book review

Growing Up, Getting Less Than What You Expected, and Canned Food: More Than This by Patrick Ness Book Review

Hello everyone, and welcome back to Tea and Paperbacks, posting every Monday. In this post, I would like to share with you my thoughts on an amazing book, More Than This by Patrick Ness. This review is spoiler free!


Patrick Ness, oh man, where do I begin? This is my fifth Patrick Ness book, and I am still begging for more. I bought this book at Book Depository last year because I just knew I would love it. The story starts with our main character Seth dying, and then waking up in his old house he hasn’t set foot in years. He discovers he’s alive, but couldn’t find any other human being in the neighbourhood. It’s hard to define the genre of this novel: its a mix of young adult, dystopian, but also has a deeper meaning and content inside.

Title: More Than This
Author: Patrick Ness
Publisher:Walker Books Ltd
Date Published: May 2014
Num of Pages: 480
Date Read: 9th March, 2017
Goodreads Link
Book Depository Link

This story was very different from what I expected. Well firstly, I didn’t really expect much from this book, I didn’t even read the premise other than what was written on the back of the book. I just knew that it was Patrick Ness, and that I’m pretty sure I would love it, just as I had loved all his other books. I mean, literally ALL. This is a young adult novel, and it has aspects of a dystopian novel that I would probably dislike if someone else had written it. Lately I’ve been in the mood for something more on the adult fiction side, more literary and developed than an action-packed, romance-packed book like the ones I used to love 5 years ago. Yet this book was able to just captivate me and make me not want to stop reading it.

Throughout the first part of the book, the character we find is only Seth. However even with reading about Seth exploring the new world he’s in, we also get glimpses of his past, we got to know him really really well and it made us feel like we don’t really need to have other characters. I will not discuss what happens in the last parts of the book, but I can assure you that it gets even better after that.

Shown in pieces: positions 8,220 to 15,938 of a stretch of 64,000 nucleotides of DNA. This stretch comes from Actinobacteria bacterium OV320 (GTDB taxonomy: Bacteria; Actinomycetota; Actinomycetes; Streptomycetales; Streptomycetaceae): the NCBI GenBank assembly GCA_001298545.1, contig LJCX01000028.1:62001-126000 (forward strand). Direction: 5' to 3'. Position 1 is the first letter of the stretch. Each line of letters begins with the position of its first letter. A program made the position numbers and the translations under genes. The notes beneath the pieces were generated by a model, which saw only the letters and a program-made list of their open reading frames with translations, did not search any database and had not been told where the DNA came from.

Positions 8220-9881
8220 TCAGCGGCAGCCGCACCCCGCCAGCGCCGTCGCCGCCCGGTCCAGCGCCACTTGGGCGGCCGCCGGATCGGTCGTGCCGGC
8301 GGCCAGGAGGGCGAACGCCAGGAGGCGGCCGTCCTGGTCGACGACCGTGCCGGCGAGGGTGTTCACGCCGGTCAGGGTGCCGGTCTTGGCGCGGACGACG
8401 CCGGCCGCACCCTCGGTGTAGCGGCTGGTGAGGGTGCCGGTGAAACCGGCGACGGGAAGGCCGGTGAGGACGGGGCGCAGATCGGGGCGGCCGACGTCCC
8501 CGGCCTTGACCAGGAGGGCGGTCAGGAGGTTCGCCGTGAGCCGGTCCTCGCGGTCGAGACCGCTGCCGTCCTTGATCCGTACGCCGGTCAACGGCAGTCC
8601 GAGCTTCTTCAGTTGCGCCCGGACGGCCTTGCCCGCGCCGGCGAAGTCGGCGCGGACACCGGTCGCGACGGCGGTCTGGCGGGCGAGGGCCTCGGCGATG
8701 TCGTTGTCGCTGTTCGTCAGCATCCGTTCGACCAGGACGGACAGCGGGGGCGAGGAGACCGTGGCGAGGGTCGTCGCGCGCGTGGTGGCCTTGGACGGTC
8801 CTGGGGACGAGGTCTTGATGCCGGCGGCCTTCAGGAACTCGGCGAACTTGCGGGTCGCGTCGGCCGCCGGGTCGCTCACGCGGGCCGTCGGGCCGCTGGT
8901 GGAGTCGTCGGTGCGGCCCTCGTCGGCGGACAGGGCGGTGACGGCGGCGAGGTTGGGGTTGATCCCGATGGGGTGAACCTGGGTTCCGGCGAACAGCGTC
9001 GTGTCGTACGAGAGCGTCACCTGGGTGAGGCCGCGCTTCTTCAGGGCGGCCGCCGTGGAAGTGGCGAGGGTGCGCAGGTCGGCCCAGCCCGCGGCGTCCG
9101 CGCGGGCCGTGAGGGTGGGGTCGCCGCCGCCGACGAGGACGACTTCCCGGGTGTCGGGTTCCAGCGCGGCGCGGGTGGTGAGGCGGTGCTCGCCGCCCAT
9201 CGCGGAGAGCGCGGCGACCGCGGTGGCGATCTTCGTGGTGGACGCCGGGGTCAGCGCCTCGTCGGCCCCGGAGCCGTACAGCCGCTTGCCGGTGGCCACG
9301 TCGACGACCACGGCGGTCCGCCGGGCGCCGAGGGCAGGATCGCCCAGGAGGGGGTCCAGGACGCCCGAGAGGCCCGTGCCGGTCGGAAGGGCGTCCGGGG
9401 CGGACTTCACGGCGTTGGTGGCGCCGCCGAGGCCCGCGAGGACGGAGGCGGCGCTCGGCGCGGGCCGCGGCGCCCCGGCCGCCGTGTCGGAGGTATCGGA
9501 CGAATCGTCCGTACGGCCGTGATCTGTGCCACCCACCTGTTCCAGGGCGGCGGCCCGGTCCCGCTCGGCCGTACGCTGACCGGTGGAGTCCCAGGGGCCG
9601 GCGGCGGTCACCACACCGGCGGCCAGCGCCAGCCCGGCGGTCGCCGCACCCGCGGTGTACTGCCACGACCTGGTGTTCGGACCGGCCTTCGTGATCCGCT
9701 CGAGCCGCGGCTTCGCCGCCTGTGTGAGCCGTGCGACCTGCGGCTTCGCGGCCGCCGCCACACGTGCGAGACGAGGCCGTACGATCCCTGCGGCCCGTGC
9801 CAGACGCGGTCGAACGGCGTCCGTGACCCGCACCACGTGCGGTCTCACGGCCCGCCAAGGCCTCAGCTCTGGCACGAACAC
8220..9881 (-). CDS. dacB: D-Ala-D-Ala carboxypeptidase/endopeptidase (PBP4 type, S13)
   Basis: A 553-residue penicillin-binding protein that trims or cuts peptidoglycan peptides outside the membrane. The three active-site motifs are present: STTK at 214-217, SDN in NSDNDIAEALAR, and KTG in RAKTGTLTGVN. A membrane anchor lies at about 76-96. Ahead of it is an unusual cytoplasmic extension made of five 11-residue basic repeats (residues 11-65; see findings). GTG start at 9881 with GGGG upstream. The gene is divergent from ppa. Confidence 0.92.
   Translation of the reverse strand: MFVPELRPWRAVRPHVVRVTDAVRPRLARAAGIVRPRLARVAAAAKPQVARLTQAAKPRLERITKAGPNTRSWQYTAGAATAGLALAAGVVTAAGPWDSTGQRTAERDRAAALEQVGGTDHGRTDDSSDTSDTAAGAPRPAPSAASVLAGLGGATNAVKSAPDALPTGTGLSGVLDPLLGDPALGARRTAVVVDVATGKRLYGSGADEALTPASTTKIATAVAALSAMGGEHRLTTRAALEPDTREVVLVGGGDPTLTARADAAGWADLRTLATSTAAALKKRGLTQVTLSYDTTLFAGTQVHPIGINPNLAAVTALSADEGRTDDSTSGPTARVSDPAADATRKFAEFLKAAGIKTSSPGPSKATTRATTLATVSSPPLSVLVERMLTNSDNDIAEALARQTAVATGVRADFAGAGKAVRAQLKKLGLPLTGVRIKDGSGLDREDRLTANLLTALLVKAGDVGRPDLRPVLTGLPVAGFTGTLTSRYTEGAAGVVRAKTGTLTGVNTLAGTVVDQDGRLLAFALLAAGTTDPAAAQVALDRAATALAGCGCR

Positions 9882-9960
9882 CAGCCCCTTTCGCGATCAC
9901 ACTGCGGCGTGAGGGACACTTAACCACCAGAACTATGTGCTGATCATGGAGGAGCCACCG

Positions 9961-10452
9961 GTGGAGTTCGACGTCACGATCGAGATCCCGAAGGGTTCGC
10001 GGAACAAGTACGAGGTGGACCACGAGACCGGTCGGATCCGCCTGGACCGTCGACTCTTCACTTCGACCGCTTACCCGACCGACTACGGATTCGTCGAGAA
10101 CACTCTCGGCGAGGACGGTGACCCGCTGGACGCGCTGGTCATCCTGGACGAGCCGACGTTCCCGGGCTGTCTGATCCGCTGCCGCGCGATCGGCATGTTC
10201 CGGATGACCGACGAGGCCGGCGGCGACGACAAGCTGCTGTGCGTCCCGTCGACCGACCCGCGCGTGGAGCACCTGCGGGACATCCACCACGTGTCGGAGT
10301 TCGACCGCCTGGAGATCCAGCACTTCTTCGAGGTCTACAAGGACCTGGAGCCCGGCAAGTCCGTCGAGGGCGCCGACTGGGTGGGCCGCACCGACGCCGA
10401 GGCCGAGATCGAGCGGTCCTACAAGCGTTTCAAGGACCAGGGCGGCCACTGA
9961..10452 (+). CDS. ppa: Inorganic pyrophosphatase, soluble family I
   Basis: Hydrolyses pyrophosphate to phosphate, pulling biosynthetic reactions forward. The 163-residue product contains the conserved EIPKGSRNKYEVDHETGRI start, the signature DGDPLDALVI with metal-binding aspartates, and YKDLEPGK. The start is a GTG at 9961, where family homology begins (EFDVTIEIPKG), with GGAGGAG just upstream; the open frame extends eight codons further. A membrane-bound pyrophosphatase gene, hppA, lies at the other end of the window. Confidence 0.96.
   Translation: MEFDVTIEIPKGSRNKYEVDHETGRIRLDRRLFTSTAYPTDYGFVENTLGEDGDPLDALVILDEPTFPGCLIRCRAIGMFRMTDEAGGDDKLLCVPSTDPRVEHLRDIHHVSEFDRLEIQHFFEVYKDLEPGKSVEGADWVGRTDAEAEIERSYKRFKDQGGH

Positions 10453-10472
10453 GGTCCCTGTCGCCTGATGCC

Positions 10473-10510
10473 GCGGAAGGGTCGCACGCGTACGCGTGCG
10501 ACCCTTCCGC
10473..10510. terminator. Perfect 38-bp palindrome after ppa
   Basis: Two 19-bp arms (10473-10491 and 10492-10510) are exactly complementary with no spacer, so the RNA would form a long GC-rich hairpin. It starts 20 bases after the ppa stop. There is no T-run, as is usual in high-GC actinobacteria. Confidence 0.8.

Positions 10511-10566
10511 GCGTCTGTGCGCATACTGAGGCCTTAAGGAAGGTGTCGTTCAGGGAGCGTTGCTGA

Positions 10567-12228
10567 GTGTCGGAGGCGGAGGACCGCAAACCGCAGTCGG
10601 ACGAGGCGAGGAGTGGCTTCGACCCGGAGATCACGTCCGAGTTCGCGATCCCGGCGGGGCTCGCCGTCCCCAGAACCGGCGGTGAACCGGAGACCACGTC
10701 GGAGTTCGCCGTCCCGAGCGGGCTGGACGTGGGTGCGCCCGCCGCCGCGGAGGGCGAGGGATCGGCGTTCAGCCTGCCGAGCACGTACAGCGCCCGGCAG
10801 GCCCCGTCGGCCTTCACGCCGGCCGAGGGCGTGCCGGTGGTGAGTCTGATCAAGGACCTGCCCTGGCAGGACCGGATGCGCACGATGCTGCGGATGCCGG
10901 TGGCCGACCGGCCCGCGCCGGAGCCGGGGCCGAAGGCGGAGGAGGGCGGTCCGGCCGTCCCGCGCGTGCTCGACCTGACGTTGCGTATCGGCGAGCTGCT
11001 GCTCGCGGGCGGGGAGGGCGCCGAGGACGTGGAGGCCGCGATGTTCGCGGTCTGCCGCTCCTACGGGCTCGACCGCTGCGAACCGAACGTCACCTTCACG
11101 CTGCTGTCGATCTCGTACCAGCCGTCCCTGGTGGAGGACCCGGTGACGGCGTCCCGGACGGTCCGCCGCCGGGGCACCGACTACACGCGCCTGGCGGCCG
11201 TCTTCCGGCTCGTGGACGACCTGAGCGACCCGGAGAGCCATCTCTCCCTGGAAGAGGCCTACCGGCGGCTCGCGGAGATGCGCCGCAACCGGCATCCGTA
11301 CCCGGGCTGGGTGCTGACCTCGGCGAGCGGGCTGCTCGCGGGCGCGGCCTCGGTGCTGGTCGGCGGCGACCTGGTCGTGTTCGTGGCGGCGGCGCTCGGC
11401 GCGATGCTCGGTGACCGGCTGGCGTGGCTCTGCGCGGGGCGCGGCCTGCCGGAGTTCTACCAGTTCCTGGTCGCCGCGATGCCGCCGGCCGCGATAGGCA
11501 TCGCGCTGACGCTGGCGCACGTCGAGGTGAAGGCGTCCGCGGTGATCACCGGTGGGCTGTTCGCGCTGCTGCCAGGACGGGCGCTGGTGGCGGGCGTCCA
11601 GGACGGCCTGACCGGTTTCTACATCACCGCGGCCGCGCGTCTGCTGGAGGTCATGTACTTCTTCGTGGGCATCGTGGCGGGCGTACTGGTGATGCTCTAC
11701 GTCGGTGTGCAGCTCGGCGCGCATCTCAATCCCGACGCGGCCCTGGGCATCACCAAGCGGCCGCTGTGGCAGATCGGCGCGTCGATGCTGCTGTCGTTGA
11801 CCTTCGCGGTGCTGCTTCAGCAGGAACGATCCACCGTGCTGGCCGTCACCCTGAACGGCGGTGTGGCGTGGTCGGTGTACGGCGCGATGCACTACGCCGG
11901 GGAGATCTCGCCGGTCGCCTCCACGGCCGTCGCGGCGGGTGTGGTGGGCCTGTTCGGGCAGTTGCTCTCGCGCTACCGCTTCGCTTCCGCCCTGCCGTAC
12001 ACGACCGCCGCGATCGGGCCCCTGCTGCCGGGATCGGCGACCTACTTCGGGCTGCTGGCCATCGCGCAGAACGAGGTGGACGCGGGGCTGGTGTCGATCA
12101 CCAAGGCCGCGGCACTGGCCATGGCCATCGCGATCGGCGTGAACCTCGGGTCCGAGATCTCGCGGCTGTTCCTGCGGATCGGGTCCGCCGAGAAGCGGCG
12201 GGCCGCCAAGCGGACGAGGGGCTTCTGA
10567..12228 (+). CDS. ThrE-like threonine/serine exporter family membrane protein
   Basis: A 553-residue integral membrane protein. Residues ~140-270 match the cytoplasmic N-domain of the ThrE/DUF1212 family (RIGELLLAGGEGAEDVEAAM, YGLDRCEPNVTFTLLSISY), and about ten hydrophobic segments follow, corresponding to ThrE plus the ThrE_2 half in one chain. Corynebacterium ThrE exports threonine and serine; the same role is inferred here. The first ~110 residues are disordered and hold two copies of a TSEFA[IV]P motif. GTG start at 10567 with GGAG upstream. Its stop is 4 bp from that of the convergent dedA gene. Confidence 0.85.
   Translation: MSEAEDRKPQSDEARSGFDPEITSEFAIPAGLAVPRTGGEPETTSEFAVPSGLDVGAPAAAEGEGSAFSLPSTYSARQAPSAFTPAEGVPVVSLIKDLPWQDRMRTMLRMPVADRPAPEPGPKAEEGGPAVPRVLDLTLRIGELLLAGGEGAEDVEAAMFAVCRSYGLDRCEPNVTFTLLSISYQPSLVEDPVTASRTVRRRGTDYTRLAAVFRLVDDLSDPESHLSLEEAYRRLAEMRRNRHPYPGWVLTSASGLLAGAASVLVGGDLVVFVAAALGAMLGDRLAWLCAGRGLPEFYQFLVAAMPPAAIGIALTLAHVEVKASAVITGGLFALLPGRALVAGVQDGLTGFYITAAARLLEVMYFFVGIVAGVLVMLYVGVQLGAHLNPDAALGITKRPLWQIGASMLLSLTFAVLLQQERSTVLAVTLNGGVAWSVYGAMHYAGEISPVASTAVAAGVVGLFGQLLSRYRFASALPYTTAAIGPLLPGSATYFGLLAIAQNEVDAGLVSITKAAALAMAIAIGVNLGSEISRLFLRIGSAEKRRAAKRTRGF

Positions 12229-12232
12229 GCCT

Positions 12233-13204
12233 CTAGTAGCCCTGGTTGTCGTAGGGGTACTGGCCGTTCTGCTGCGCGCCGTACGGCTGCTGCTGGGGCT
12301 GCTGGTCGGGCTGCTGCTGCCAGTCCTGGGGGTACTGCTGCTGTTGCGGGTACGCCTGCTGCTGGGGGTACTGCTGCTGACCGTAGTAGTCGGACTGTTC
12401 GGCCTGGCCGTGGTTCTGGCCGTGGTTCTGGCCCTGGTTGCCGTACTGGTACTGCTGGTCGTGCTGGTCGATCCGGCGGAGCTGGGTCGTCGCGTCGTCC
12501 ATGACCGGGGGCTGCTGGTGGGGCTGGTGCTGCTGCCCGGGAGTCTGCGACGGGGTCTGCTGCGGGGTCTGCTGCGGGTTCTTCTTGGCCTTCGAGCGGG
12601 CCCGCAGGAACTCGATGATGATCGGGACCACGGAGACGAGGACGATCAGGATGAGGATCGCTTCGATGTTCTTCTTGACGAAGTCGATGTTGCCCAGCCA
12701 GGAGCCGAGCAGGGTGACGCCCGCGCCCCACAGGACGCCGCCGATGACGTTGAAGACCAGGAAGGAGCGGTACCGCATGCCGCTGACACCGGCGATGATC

“I don’t believe in guardian angels,” Regine says seriously. “Just people who are there for you and people who aren’t.” (p.446)

The plot of the book moves slowly at first, but then picks up quickly by the middle. At the end, it’s so filled with twists and turns and there was almost never any time for the characters to actually have some time to rest. It has the The Knife of Never Letting Go aspects, in which it’s so filled with so many experiences back to back, that it’s both thrilling and also tiring. For some people it might not be their type of stories, but I loved it! Sure sometimes it got a little tiring to read, but most of the time, I just couldn’t take my eyes off the pages, wanting to read more.

You said we all want there to be more than this! Well, there’s always more than this. There’s always something you didn’t know. Maybe your parents didn’t love you enough, and that sucks, yes, it does, but maybe it wasn’t because you were bad. Maybe it was just because the worst thing in the world had happened to them and they weren’t able to deal with it. (p.368)

There are so many different themes that were explored in this book that were perfectly portrayed. From internal problems with the characters, like feelings of regret and sadness, to self-hatred and depression. Also relationships between the characters with others, like familial relationships, discovering your sexuality, your love for your parents but also your dislike towards them. It’s all so complicated and in the end as you read it in this book, nobody is really the “good guy” or the “bad guy”, the “villain” or the “hero”. Everyone is just human, with their own issues and insecurities, and everyone makes mistakes. Parents do the best they can, teenagers have problems that they think are huge but might not be that important compared to others. There also that feeling everyone gets, that hope for our lives to have something more than we already have, something more than this. It was all discussed in this book, and it’s educational and eye-opening but at the same time entertaining. On the other hand, there’s also the underlying knowledge of the possibility of escaping reality, a touch of science fiction on top of the realistic obstacles the characters faced, the possibility that in the future, such a technology exists where you can create a whole new world of your own.